In the world of medical surgeries, smaller incisions could often mean less infection risk and faster recovery time. To help surgeons reach this goal, engineers from Brigham Young University have turned to origami – the Japanese art of paper folding – for inspiration. Their innovative, origami-inspired tools boast sizes so small that stitches may not even be necessary in future surgeries.
Larry Howell and Spencer Magleby, professors of mechanical engineering at Brigham Young University (BYU), are leading the group that’s designing these origami-inspired surgical tools. "The whole concept is to make smaller and smaller incisions," said Larry Howell. "To that end, we're creating devices that can be inserted into a tiny incision and then deployed inside the body to carry out a specific surgical function."
By reducing the size of the cuts into patients, surgical procedures can be less invasive. This not only reduces the stress for the patients, but could also promise better treatment outcomes, as the risk of infection is significantly reduced with smaller cuts. Additionally, in delicate surgeries involving tiny networks of tissues like the brain, smaller instruments could give doctors greater precision – a luxury that’s not always afforded with current operating tools.
And for researchers at BYU, turning to a new origami-based design system was absolutely necessary, as the current industry designs have already reached their size limits and can’t go any smaller. Origami, however, provides the perfect inspiration for new designs. By relying on the folding actions and deflection inherent in origami structures, the team can create movable tools without the need for pin joints and other complex parts. For these origami-based tools, simplicity is prized over complexity, as they can be streamlined to be more efficient while requiring one-third to one-fourth less parts than traditional tools.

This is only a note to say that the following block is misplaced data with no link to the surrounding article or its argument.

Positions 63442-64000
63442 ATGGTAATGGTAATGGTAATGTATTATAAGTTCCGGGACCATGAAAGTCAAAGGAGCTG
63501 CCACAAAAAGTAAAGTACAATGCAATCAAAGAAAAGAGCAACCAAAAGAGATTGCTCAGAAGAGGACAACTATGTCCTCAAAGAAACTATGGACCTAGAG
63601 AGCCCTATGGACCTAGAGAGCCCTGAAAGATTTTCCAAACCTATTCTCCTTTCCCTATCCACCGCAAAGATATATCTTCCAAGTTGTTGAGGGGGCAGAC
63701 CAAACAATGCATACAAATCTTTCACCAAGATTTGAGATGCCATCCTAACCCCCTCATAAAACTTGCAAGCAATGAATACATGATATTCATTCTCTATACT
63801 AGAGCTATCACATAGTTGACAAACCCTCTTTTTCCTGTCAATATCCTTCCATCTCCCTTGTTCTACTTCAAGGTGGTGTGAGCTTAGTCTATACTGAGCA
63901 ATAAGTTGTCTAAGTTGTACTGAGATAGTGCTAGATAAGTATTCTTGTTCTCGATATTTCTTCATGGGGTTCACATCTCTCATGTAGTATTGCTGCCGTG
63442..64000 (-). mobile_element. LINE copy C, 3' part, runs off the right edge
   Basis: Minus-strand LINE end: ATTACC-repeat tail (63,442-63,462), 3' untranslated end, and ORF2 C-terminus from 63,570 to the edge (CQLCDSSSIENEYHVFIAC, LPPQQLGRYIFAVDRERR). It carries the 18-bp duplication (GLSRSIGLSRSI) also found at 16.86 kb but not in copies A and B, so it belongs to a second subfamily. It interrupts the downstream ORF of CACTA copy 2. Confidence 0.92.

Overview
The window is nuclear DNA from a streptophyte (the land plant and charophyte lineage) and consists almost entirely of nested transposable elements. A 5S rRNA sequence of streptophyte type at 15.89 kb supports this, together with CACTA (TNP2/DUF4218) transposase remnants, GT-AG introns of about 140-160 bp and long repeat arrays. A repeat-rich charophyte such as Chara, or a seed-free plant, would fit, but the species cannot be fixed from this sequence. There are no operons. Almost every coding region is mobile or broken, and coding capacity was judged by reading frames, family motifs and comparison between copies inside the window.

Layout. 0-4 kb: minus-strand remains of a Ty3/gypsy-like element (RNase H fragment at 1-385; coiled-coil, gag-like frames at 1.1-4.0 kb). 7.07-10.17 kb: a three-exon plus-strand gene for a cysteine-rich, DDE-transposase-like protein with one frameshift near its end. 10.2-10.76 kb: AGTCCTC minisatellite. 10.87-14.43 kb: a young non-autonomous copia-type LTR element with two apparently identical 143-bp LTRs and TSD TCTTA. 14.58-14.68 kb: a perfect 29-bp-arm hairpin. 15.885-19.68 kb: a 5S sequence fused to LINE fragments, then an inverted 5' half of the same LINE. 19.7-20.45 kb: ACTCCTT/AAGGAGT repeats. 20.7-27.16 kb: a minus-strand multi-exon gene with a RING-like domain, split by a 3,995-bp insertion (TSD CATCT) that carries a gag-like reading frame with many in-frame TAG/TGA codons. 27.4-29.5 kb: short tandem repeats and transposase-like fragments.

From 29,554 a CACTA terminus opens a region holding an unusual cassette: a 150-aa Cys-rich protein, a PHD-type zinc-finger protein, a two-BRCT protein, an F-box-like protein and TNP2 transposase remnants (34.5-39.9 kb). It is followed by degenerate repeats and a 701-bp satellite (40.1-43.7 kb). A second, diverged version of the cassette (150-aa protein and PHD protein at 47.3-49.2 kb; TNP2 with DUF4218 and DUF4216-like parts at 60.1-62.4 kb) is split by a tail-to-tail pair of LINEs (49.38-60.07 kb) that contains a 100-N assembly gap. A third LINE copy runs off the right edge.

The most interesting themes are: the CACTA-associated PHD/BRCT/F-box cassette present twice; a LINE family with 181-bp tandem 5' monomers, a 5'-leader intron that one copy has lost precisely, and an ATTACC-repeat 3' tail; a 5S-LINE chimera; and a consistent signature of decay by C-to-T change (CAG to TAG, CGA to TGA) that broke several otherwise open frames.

"These small instruments will allow for a whole new range of surgeries to be performed—hopefully one day manipulating things as small as nerves," Magleby said. "The origami-inspired ideas really help us to see how to make things smaller and smaller and to make them simpler and simpler."
Using these concepts, the team have already engineered a set of robotically-controlled forceps that can pass through a tiny 3-millimeter incision. These and future tools developed by the team will be licensed to Intuitive Surgical, the company that makes the da Vinci surgical robot famous for helping surgeons carry out small, minimally-invasive operations.
In describing his origami-inspired designs, Spencer Magleby said that origami is useful in medicine in much the same way that it’s useful in space. "Those who design spacecraft want their products to be small and compact because space is at a premium on a spacecraft, but once you get in space, they want those same products to be large, such as solar arrays or antennas," Magleby said. "There's a similar idea here: We'd like something to get quite small to go through the incision, but once it's inside, we'd like it to get much larger."
Origami inspiration has also penetrated other fields of medicine. Notably in nanotechnology, researchers have applied the technique to create DNA origami as effective drug delivery vehicles.